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Your criticisms and comments will be very valuable to us during the beta
On 3/16/07, Chris Vickery <cvickery -at- arenasolutions -dot- com> wrote:
> Hi Bob
> I saw your info about the ditausers group on the Tech-Wrl list, and
> wanted to join, but when I went to do just that, I was asked for my
> credit card info, despite the "free in beta" offer. Can I join without
> giving my credit card info?
> Thanks and best regards
> -----Original Message-----
> From: techwr-l-bounces+cvickery=arenasolutions -dot- com -at- lists -dot- techwr-l -dot- com
> [mailto:techwr-l-bounces+cvickery=arenasolutions -dot- com -at- lists -dot- techwr-l -dot- com]
> On Behalf Of Bob Doyle
> Sent: Friday, March 16, 2007 1:34 PM
> To: eric -dot- dunn -at- ca -dot- transport -dot- bombardier -dot- com
> Cc: techwr-l -at- lists -dot- techwr-l -dot- com
> Subject: Re: Giving up on XML
> Hi Eric and all,
> > You can?t allow the common reference to be a misrepresentation.
> There?s a
> > basic minimum that needs to be learned. The relationship between XML,
> > DTDs, implementations, and Tools would, IMO, be that bare minimum.
> > Because only once that is understood can it be determined if the
> > or misunderstandings lie in configuring/installing a tool,
> > the structure of a specific implementation (HTML, DITA, Docbook), or
> > where.
> Let me provide some background toward that basic minimum of learning.
> XML is a very general markup language. Like SGML (standard generalized
> markup language), it needs a list of the allowable content elements
> which a document is "validated.".
> This is the DTD (document type definition), also called the content
> model -
> a list of allowable elements, what order they can be in, how many are
> allowed of each, etc. It's like the EDD (element definition document) of
> Framemaker, which (unfortunately) also includes the styles information.
> Modern good practice is to separate presentation from content.
> To produce output, XML uses XSLT (a stylesheet and transformation
> language -
> and a procedural programming language written in XML itself).
> So XML has three levels, the allowed structure and content model (DTD,
> content itself (XML), and the presentation styles (XSLT). HTML mixes all
> three together. Framemaker mixes content model and styles.
> A bit of history.
> XML was standardized in 1996 -a kind of cross between HTML and SGML.
> Over 10 years earlier, SGML was the latest version of GML. It's best
> tool is DocBook, which was designed for book format documentation.
> IBM used SGML and DocBook for their documentation. Then they used XML
> Then they realized that technical documentation should no longer be in
> Rather it should be written in reusable chunks.
> The idea of chunking technical documentation goes back to the 1960's and
> Information Mapping (http://www.infomap.com). Information Mapping
> recognized many Information Blocks (chunks), Information Maps
> of blocks), and Information Types.
> Around 2000, IBMs documentation writers limited the Information Types to
> only four. They then created a relatively simple DTD with only a couple
> hundred allowable language elements in these types.
> The basic general type is called a "topic." Writing reusable chunks is
> called topic-based authoring.
> They then "specialized" this generic topic (remember biological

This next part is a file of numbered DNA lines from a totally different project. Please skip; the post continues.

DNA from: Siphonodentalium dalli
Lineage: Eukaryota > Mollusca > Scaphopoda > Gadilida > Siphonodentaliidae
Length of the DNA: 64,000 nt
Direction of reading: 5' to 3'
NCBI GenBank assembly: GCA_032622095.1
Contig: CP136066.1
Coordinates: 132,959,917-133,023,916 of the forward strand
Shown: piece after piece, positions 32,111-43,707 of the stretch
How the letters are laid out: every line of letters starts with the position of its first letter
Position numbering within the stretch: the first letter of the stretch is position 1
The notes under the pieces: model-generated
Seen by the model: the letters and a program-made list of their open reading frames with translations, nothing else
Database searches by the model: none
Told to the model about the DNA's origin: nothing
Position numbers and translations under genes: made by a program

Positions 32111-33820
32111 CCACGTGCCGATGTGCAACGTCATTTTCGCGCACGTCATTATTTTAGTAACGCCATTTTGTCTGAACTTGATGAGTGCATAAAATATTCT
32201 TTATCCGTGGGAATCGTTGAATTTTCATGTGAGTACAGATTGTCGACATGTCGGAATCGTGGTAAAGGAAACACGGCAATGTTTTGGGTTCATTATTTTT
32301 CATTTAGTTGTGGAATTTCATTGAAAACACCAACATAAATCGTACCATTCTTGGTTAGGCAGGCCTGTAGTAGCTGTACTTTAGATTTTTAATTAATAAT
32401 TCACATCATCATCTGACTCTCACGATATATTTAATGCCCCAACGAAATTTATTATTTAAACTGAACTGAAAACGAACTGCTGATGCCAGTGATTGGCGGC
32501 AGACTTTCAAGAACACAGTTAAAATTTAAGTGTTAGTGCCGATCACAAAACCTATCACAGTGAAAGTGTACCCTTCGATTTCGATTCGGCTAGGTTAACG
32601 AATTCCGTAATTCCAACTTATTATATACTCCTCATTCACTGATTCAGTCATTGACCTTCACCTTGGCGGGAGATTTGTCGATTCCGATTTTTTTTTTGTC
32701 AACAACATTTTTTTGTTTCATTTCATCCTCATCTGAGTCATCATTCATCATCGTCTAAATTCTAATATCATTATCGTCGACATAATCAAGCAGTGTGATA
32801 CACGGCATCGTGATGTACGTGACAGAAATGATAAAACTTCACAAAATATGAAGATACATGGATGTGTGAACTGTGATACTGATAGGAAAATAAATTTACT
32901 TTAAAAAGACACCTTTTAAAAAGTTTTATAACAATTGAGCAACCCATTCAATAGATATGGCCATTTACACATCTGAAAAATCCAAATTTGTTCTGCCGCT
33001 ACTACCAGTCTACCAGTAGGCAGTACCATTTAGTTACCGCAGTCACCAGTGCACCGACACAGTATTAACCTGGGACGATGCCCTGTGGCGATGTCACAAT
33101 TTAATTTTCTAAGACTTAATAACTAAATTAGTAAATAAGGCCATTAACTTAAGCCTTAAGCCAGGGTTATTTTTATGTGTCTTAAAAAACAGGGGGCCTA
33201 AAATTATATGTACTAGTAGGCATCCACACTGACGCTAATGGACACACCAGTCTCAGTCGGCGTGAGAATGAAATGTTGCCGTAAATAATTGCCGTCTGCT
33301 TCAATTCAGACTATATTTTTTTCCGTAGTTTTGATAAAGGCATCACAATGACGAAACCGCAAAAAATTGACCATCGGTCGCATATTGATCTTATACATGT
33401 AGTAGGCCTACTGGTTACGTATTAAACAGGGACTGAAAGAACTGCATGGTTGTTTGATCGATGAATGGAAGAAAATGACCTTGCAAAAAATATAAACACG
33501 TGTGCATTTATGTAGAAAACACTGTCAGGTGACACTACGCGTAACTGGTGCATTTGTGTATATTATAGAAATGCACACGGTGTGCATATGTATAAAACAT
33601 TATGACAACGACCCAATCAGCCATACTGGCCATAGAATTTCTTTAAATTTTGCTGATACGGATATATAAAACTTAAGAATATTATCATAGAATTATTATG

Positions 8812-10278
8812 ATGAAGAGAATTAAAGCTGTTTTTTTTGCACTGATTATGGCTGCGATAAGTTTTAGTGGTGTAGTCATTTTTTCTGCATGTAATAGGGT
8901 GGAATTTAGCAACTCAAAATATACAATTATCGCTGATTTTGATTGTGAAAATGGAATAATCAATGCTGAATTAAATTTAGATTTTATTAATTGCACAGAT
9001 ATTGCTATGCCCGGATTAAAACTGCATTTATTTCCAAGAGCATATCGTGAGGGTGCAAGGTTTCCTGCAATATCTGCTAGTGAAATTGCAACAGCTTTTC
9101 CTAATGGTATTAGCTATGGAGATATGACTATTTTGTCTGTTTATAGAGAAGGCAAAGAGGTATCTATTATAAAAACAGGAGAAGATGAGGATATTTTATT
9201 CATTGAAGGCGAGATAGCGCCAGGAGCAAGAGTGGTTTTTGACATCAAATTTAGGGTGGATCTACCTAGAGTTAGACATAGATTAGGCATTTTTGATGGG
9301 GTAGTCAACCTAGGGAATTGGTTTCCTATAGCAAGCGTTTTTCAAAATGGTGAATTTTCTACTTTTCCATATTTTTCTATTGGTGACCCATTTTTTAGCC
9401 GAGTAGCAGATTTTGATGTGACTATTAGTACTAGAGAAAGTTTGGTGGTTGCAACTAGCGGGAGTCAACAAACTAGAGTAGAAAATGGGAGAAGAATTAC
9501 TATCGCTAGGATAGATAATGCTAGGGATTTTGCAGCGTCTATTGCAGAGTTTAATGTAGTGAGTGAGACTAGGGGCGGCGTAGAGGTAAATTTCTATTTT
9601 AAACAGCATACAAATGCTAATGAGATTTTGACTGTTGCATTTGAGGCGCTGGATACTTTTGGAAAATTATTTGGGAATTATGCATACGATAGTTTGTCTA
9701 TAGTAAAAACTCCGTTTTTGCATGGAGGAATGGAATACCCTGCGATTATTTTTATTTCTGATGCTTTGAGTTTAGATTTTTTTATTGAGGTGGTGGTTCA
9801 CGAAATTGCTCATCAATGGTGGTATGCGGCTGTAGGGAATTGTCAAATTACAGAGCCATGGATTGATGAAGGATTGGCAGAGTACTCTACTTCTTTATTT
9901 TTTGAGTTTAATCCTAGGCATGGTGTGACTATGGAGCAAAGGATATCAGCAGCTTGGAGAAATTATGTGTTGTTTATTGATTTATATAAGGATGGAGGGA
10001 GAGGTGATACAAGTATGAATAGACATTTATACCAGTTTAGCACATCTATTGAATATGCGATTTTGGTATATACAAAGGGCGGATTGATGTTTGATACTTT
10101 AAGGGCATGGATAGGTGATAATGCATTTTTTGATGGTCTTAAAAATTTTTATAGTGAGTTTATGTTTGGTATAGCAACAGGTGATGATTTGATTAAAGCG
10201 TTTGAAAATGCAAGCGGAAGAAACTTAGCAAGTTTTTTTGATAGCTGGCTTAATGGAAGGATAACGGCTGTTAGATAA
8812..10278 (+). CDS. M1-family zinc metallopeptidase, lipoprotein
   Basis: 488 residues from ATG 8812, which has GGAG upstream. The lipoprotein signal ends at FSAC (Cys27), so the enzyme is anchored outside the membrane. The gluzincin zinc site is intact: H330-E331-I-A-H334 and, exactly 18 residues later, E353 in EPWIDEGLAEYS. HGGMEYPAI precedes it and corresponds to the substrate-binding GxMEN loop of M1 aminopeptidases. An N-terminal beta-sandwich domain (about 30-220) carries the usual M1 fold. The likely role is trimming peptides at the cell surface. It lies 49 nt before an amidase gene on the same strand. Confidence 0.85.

> - taxonomy of species?) into concepts, tasks, and references.
> They called it Darwin (see why?) Information Typing Architecture or
> DITA. It
> consists of topics and maps.
> DITA maps are like magical tables of contents, really just lists of
> links to
> topics (links are called topicref, analogous to hyperlink hrefs).
> You rearrange your topicrefs in a ditamap, build (process) the map, and
> comes a new document (in Help, HTML, PDF or other formats).
> IBM and many other organizations invested many man years and millions of
> dollars creating DTDs to use with XML. But the generality and
> proved way to flexible. It was very difficult to get agreement on DTDs.
> The genius of DITA is that created one basic DTD (actually a small set)
> also a set of XSLTs. They implemented all their tech docs in them.
> Then gave them away as open source to be maintained by OASIS
> for the Advancement of Structured Information Standards).
> They gave them to you and to me, so we would not have to hassle with our
> The XSLTs they collected into a processing engine called the DITA Open
> Toolkit, which builds DITA topics and maps into multi-channel
> print, web, help, etc.
> This too they gave away. It is available for free download from
> Many of the concerns of techwhirlers expressed in this thread about
> Up on XML were experienced by IBM years ago.
> They are way past those concerns and so should we be.
> As to the tools needed to work with DITA, last year I reviewed the top
> XML editors, identifying those that do DITA.
> And I am now developing a web-hosted toolset with the DITA Open Toolkit
> running on a server, and a browser-based editor called DITA Storm (
>http://www.ditastorm.com), so tech writers can get started with DITA and
> topic-based structured writing - without knowing XML, and without
> writing a
> DTD or an XSLT.
> Please help us to build this hosted learning environment and
> Membership is free while it is still in beta.
> Bob Doyle
> Editor In Chief, CMS Review - http://www.cmsreview.com
> Former Technology Advisor, CM Pros -
> Contributing Editor, EContent Magazine -
> President and CEO, skyBuilders - http://www.skybuilders.com
> 77 Huron Avenue
> Cambridge, MA 02138
> Tel: +1 617-876-5676 Skype:bobdoyle
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